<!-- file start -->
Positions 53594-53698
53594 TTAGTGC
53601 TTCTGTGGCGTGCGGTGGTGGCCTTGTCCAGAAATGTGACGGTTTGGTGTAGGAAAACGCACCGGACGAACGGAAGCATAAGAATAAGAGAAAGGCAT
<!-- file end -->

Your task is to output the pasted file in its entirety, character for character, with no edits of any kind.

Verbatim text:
Positions 53594-53698
53594 TTAGTGC
53601 TTCTGTGGCGTGCGGTGGTGGCCTTGTCCAGAAATGTGACGGTTTGGTGTAGGAAAACGCACCGGACGAACGGAAGCATAAGAATAAGAGAAAGGCAT